11 IV. Endowment Effect Experiment B: Cornell University coffee mugs => WTA > WTP  50% predicted trade did not materialize (2-4 instead of 11)  initial allocation mattered dramatically  Coase theorem no longer holds – endowment effect changes pref.  Not be confused with sentimental value endowment effect = “refusal to give up an entitlement one holds due to disutility of giving up something” Implication for L&E: unsettles bases for normative economic analysis cost-benefit analysis can not be based on WTP (function of default rule) Possible Solution:instead of parties joint welfare consider third party effects asking which rule deserves greater deference (eg.: opt in or opt out of a saving plan)

12 V. Bounded Willpower and Bounded Self-Interest 1.Bounded Willpower (people want something different to what they do)  people not only formulate preferences different to strictly rational actor +  choices contrary to own best interest (choosing to spend rather than save, consume desserts over salads, etc)  Why pay attention? (i) third party effect, (ii) law facilitates desired behavior – justifies legal intervention 2.Bounded Self-Interest (do not necessarily want to max. own wealth)  people care about giving and receiving fair treatment  outcomes are judged depending on reference transaction  explains some legal rules, eg.: consumer protection law

13 VI.Modern Domain of BLE Implicit bias in people’s perception of racial and other group members (conventionally not grouped with other forms of bounded rationality)  Justification for antidiscrimination policies: personal taste or prejudice  but BLE: implicit discriminatory behavior within groups = faster categorization  IAT (Implicit Association Test)  Stereotype consistent pairing: “black/unpleasant” or “white/pleasant”  Stereotype inconsistent pairing: “black/pleasant” or “white/unpleasant”  Why? Characteristics of a race or group member operate as a sort of “heuristic” (attribute substitution = answering an easier question)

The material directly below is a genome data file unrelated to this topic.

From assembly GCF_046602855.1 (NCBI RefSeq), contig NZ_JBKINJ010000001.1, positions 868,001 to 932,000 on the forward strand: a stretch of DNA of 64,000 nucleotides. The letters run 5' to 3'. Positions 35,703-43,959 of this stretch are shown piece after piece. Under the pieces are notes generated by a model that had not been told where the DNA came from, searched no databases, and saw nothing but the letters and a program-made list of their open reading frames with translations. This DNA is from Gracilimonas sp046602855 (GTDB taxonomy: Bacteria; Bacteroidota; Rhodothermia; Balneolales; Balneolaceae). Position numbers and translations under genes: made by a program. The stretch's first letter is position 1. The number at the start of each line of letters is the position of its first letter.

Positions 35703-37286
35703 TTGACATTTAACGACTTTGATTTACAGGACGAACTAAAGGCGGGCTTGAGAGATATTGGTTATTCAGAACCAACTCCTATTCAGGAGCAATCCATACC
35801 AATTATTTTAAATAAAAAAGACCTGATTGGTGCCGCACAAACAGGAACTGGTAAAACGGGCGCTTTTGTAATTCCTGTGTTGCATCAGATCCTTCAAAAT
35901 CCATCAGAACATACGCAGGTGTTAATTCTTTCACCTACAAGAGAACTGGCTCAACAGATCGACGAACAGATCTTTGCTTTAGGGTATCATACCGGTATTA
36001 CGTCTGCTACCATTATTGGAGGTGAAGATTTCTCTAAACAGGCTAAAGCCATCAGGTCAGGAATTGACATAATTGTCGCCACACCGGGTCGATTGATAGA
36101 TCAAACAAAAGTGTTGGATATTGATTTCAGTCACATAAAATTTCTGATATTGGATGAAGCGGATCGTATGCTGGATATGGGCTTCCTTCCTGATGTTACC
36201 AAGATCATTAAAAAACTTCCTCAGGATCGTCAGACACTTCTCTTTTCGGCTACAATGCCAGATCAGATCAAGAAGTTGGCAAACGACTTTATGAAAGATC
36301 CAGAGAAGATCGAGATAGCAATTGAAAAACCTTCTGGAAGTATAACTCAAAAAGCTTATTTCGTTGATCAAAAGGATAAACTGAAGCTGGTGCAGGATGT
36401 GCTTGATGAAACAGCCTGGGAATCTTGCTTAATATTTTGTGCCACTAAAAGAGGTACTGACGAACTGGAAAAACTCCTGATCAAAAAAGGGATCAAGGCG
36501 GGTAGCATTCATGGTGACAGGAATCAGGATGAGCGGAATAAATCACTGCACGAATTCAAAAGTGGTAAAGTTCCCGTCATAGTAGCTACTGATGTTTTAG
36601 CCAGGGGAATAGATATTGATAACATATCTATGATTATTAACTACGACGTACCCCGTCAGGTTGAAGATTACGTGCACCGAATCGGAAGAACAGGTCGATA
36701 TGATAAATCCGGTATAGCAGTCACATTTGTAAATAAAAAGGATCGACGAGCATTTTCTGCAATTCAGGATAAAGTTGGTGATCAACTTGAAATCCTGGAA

14 VII.Illustrative Applications of BLE 1.“optimistic bias” Consider: A high income individual faces a 2% probability of incurring tort liability for an accident, thereby facing the risk of € extra payment in damages or having to pay € tax (risk neutral).  Traditional L&E: –distributive legal rule (eg governing accidents) vs. wealth max. rule + tax –work incentives are distorted the same way (i) money redistributed by legal rule or (ii) via tax system (any distributional issue can be achieved at lower cost through tax system than distributive legal rules)  Behavioral L&E: - distributive tort liability is superior - depending on an uncertain event (party to lawsuit) optimism bias: underestimate probability of being hold liable perceived cost lower than expected cost of €